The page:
Please help me out with the effect of a loan on my policy. What happens to policy crediting and am I focusing on the cash value or the cash surrender value when looking at COIs (Cost of Insurance).
The effect of loans on life insurance policies is a source of common confusion and frustration. There are potentially multiple effects a policy loan can have but regarding mortality charges we have to focus on the cash value and not the cash surrender value. The reason is because of how life insurance loans actually work which is different than most people understand based on what agents tell them.
When policy owners take loans they aren’t actually “borrowing from themselves” as is common vernacular. The insurance company is issuing the loan just as a bank would but without the financial underwriting because you are “pre-approved”. And why wouldn’t you be? I think any financial institution actually holding assets of yours for greater than the loan amount would be fine issuing an on demand loan.
The cash value of the policy is collateralizing the loan which is why there is a different cash value and surrender cash value. It’s no different than a line of credit collateralized by your investments. Your total investments are there but your net available assets are lowered by the amount out on your line of credit.
The reason it matters that your cash value is still in the contract is because the insurance company only charges mortality charges or COIs on the spread between the cash value and the death benefit. If ones death benefit is $1,000,000 and cash value is $200,000 then the COIs are on the $800,000 spread because you are basically self funding $200,000 of the insurance. That’s why we like to see a growing cash value in most life insurance policies. As the insured individual gets older the cost per thousand of coverage gets higher but theoretically it is on a smaller and smaller amount. (Though this depends on what kind of policy we’re talking about.)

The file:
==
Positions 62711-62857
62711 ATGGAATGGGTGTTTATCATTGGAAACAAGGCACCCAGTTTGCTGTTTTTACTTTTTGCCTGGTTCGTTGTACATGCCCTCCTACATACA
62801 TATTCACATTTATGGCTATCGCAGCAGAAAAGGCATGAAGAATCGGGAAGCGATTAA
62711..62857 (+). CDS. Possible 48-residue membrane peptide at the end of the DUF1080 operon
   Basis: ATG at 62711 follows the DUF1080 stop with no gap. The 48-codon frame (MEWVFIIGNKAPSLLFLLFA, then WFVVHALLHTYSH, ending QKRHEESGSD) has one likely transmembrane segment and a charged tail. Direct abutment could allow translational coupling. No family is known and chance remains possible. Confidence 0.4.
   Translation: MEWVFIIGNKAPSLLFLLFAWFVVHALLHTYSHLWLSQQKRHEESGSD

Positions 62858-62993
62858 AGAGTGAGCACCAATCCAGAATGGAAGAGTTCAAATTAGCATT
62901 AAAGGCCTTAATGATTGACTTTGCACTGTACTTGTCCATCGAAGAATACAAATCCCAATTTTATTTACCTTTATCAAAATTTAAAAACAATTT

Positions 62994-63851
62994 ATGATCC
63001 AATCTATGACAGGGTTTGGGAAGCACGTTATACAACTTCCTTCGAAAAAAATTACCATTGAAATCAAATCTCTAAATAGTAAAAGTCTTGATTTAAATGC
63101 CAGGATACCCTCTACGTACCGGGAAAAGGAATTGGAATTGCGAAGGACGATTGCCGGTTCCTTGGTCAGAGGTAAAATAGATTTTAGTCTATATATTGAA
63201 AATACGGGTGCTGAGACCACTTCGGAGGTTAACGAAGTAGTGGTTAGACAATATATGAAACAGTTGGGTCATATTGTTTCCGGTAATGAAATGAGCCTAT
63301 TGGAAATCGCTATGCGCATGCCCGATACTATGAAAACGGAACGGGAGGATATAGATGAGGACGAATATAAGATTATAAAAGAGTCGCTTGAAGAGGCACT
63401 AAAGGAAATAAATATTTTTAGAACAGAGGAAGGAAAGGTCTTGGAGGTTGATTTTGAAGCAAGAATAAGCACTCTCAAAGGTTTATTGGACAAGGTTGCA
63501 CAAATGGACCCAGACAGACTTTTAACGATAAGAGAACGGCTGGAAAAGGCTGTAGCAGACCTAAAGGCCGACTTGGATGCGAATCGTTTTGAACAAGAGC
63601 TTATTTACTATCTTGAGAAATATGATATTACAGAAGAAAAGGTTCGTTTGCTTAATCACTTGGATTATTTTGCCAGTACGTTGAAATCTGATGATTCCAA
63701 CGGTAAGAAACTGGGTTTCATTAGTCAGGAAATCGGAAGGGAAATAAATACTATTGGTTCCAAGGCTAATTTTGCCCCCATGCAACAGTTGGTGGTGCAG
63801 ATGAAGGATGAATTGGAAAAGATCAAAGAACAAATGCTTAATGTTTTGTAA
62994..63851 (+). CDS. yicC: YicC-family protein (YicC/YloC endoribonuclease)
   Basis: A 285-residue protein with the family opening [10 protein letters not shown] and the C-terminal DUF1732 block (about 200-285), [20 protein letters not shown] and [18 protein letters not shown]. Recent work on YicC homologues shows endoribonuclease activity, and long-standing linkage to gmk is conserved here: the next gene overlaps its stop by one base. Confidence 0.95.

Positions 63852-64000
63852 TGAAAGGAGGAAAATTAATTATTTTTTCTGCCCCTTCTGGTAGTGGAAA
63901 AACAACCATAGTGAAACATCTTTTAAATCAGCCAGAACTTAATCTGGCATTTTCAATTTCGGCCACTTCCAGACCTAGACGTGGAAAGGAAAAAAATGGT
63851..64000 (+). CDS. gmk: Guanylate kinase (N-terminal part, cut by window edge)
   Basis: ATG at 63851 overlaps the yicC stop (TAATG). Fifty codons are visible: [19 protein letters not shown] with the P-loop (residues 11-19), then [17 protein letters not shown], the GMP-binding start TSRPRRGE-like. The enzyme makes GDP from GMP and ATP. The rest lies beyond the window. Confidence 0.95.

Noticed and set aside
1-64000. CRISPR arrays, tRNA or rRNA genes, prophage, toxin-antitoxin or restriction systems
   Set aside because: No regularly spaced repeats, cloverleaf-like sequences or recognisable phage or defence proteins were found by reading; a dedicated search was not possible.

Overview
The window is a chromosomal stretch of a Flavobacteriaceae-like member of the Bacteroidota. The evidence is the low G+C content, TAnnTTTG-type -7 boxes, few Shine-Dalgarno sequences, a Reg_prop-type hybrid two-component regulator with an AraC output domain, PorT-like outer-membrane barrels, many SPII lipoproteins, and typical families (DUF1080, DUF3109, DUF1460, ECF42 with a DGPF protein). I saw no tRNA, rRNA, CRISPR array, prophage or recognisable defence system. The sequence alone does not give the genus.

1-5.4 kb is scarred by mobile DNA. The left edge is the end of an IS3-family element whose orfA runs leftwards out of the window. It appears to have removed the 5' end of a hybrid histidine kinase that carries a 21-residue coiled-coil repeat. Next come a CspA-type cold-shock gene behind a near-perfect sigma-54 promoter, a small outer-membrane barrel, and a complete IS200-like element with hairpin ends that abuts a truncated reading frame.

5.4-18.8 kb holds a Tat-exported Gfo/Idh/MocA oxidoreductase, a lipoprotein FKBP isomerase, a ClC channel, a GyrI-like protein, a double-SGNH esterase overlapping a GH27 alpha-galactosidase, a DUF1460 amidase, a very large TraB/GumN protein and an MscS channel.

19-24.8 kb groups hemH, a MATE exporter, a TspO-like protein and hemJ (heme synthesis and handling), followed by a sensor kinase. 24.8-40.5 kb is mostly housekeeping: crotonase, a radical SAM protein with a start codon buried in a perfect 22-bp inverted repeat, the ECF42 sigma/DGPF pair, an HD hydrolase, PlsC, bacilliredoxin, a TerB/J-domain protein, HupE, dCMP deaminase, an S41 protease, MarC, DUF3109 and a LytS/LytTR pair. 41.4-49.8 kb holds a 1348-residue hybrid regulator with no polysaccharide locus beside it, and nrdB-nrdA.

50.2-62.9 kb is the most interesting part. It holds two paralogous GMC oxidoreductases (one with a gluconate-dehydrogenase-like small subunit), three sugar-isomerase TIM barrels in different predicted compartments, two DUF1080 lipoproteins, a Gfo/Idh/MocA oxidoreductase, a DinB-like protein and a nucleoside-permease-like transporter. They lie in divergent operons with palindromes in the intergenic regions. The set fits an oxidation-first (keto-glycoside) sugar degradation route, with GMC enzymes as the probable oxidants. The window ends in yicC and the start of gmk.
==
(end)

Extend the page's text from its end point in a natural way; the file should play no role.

When a policy owner takes a loan, the cash value is still there but can get credited a different amount. The “amount at risk” doesn’t change immediately due to the loan. However, over time the effect of the loan could be meaningful or even devastating. Lets’ say for sake of (a very simplistic) example that we have a variable life securities based policy and the policy cash value would have grown at 8% but the cash value collateralizing a $500,000 loan balance is put in a fixed account at 4%. Over 20 years the account value at 4% would have grown to $1,095,000 versus $2,330,000 at 8%. Over 30 years at 8% it would have grown to $5,935,000, a $3,410,000 difference over the $1,621,000 it would have grown to at 4%. Now imagine the difference in mortality charges on $3.4 million for an insured individual at age 85. It could be astronomical; hundreds of thousands of dollars a year.
The sinister aspect of this is that the cash value that doesn’t materialize due to the cash value collateral being reined in results in greater mortality charges which itself reduces the cash value which results in greater mortality charges which reduces the cash value… it’s a death spiral of sorts.
On the flip side, if one happened to be doing this prior to a market crash, the collateral moved to the fixed account could actually benefit the policy as the cash value wouldn’t have been hammered.
Regarding whole life contracts, some policies change the dividend crediting based on loans and others don’t. There is an ongoing “discussion” regarding the benefits and costs of direct recognition and non-direct recognition policy loans and this is something to pay attention to but beyond the scope of this Q&A.